June | June bug | 3 - Trident | The June Bug has been impaled by the trident |

July | Secret Santa | 5 - Hand | I unwrap the gifts with my hands. |

August | Eye | 1 - Tree | The tree pricks your eye. |

September | Hat | 4 - Chair | The hat lies on the chair |

October | Octopus | 6 - dice | The octopus plays dice with his eight arms. |

November | Advent wreath | 2 - Swan | A swan sits on the Advent wreath |

December | Santa Claus | 4 - Chair | Santa Claus is sitting on the chair. |

### 28-digit number

J | 0 | 1 | 2 | 3 | 4 | 5 | 6 | 7 | 8 | 9 | 10 | 11 | 12 | 13 | 14 | 15 |

Z | 0 | 1 | 2 | 3 | 5 | 6 | 0 | 1 | 3 | 4 | 5 | 6 | 1 | 2 | 3 | 4 |

J | 16 | 17 | 18 | 19 | 20 | 21 | 22 | 23 | 24 | 25 | 26 | 27 | 28 |

Z | 6 | 0 | 1 | 2 | 4 | 5 | 6 | 0 | 2 | 3 | 4 | 5 | 0 |

We are using a story with key words based on the Master System (Linked with the Master Code).

We take dynamite(123) to fish for salmon(560). Then we set a timer (134) to go to the Lighthouse(561). There we see how a number girl(234) is celebrating her wedding (601). We climb down the chicken ladder(245) and ride away with the bullock(602). And the lesson(345) in the story: memory training needs a lot of imagination.

The 0 and 28 are not in it, they are both 0.

### Weekday

Day | 0 | 1 | 2 | 3 | 4 | 5 | 6 | 7 |

Wert | Sunday | Monday | Tuesday | Wednesday | Thursday | Friday | Saturday | Sunday |

This is very simple, isn't it?

Enjoy the calculating.

## practice mental arithmetic: Calendrical calculation - calculation of weekdays

The aim is to calculate the weekday of a given date as quickly as possible in your head. The base is the internationally used Gregorian calendar (according to Pope Gregory XIII). The calendar was introduced at the end of the 16th century due to a calendar reform. Under Calendrical Calculation Method you will find a description of how to calculate a date.

There are different disciplines:

- Weekdays - these are all years beginning with 1600 - 2099.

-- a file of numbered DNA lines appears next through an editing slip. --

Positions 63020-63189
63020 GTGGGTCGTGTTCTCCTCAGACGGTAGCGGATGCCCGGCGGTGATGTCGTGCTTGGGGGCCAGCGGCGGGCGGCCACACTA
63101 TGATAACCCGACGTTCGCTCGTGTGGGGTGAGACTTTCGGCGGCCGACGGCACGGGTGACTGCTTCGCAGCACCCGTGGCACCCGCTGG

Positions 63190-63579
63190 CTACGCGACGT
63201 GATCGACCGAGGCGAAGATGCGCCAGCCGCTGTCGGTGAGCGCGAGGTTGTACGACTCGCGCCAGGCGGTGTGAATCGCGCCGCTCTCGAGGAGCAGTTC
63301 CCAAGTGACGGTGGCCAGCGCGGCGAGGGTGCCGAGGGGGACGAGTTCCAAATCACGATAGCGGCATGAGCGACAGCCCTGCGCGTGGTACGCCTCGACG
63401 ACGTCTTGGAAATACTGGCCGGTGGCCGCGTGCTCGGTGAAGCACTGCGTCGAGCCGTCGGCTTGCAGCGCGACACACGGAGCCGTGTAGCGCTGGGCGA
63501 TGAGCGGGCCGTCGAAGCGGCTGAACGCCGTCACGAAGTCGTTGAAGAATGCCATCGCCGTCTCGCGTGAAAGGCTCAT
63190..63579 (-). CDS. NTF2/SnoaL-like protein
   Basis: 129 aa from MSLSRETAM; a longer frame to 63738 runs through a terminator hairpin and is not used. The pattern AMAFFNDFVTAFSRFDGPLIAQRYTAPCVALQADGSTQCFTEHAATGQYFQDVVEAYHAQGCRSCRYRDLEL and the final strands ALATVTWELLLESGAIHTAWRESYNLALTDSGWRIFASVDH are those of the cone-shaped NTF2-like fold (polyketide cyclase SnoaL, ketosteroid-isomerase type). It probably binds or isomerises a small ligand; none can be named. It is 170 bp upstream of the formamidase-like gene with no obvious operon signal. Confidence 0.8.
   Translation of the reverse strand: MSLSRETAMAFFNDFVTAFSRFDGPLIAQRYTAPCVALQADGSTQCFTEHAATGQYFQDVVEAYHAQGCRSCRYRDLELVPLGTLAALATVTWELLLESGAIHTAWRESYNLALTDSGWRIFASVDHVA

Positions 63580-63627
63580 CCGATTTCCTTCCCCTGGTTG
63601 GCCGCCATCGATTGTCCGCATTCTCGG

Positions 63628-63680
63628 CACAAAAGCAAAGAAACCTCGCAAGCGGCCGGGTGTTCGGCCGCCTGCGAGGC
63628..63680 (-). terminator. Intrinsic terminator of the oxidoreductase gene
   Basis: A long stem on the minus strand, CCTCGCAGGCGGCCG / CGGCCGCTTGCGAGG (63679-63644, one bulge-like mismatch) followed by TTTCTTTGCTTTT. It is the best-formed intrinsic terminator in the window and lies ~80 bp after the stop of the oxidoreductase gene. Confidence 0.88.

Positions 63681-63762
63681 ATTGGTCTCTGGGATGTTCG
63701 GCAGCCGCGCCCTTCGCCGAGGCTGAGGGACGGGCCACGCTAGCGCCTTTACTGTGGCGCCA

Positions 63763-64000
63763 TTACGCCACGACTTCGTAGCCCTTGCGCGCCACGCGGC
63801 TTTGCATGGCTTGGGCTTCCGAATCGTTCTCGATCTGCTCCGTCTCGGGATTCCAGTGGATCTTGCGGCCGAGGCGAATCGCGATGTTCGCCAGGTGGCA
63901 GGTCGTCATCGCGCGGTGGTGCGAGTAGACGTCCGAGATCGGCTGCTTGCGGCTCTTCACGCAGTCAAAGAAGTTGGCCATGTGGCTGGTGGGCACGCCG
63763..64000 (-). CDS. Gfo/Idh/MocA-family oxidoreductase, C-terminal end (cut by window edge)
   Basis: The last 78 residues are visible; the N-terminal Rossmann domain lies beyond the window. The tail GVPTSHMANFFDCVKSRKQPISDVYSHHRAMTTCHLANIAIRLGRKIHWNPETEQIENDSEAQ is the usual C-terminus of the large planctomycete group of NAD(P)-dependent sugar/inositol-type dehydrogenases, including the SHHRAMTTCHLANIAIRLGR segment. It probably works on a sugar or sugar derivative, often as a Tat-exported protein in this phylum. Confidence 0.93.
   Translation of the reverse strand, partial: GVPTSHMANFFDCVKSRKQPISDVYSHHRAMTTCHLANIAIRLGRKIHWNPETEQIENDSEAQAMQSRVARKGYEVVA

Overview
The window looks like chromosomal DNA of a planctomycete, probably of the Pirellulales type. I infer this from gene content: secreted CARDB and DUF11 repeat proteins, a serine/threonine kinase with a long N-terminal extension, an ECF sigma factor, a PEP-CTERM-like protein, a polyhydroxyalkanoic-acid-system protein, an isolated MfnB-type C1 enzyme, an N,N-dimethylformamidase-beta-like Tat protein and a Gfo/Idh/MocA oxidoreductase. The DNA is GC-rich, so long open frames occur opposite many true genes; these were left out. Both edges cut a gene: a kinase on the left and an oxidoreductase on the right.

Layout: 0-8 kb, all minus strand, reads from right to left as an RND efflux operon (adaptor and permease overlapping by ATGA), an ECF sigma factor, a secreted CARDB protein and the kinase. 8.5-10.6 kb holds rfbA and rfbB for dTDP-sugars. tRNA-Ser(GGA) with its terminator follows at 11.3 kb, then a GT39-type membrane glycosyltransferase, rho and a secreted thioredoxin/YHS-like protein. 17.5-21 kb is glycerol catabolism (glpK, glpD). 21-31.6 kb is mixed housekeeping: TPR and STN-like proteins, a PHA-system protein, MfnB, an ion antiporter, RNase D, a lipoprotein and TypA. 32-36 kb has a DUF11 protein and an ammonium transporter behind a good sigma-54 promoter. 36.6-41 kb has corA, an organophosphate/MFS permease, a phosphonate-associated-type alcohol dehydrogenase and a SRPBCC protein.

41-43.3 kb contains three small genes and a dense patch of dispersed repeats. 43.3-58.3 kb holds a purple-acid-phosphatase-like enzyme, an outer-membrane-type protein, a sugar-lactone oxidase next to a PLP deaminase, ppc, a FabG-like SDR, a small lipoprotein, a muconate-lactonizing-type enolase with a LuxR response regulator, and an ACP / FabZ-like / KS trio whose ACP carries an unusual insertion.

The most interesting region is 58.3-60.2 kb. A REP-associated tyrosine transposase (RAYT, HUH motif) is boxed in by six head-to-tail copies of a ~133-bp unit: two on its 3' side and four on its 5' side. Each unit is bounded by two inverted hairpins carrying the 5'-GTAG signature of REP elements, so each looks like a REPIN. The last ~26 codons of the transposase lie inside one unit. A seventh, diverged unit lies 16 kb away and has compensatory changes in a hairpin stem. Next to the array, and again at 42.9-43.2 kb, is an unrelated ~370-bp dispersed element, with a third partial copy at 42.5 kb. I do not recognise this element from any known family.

- Current century - as the name implies, only data from the current century.
- Current year - as the name suggests, only data from the current year.

There are two different lengths, 1 minute and 5 minutes. The better you get, the higher will be your level.

### These are the different levels:

Level | 5 min | Addition | Century | Addition | Year | Addition | 1 min | Addition | 1 min, year | Addition |
---|---|---|---|---|---|---|---|---|---|---|

1 | 10 | 0 | 10 | 0 | 10 | 0 | 2 | 0 | 2 | 0 |

2 | 20 | 0 | 20 | 0 | 20 | 0 | 4 | 0 | 4 | 0 |

3 | 30 | 0 | 30 | 0 | 30 | 0 | 6 | 0 | 6 | 0 |

4 | 40 | 0 | 40 | 0 | 38 | 2 | 8 | 0 | 8 | 0 |

5 | 50 | 0 | 50 | 0 | 48 | 2 | 10 | 0 | 10 | 0 |

6 | 60 | 0 | 60 | 0 | 58 | 2 | 12 | 0 | 12 | 0 |

7 | 65 | 5 | 65 | 5 | 68 | 2 | 13 | 1 | 13 | 1 |

8 | 70 | 10 | 70 | 10 | 76 | 4 | 14 | 2 | 14 | 2 |

9 | 80 | 10 | 80 | 10 | 86 | 4 | 16 | 2 | 16 | 2 |

10 | 90 | 10 | 90 | 10 | 96 | 4 | 18 | 2 | 18 | 2 |

11 | 115 | 10 | 115 | 10 | 140 | 10 | 24 | 2 | 24 | 2 |

12 | 140 | 10 | 140 | 10 | 190 | 10 | 28 | 2 | 28 | 2 |

13 | 165 | 10 | 190 | 10 | 240 | 10 | 36 | 4 | 36 | 4 |

14 | 190 | 10 | 240 | 10 | 290 | 10 | 46 | 4 | 46 | 4 |

15 | 240 | 10 | 290 | 10 | 340 | 10 | 56 | 4 | 56 | 4 |

16 | 290 | 10 | 340 | 10 | 390 | 10 | 76 | 4 | 76 | 4 |

17 | 340 | 10 | 440 | 10 | 440 | 10 | 84 | 6 | 84 | 6 |

18 | 390 | 10 | 490 | 10 | 490 | 10 | 110 | 10 | 110 | 10 |

19 | 440 | 10 | 540 | 10 | 590 | 10 | 130 | 10 | 130 | 10 |

20 | 500 | 0 | 590 | 10 | 690 | 10 | 160 | 0 | 160 | 0 |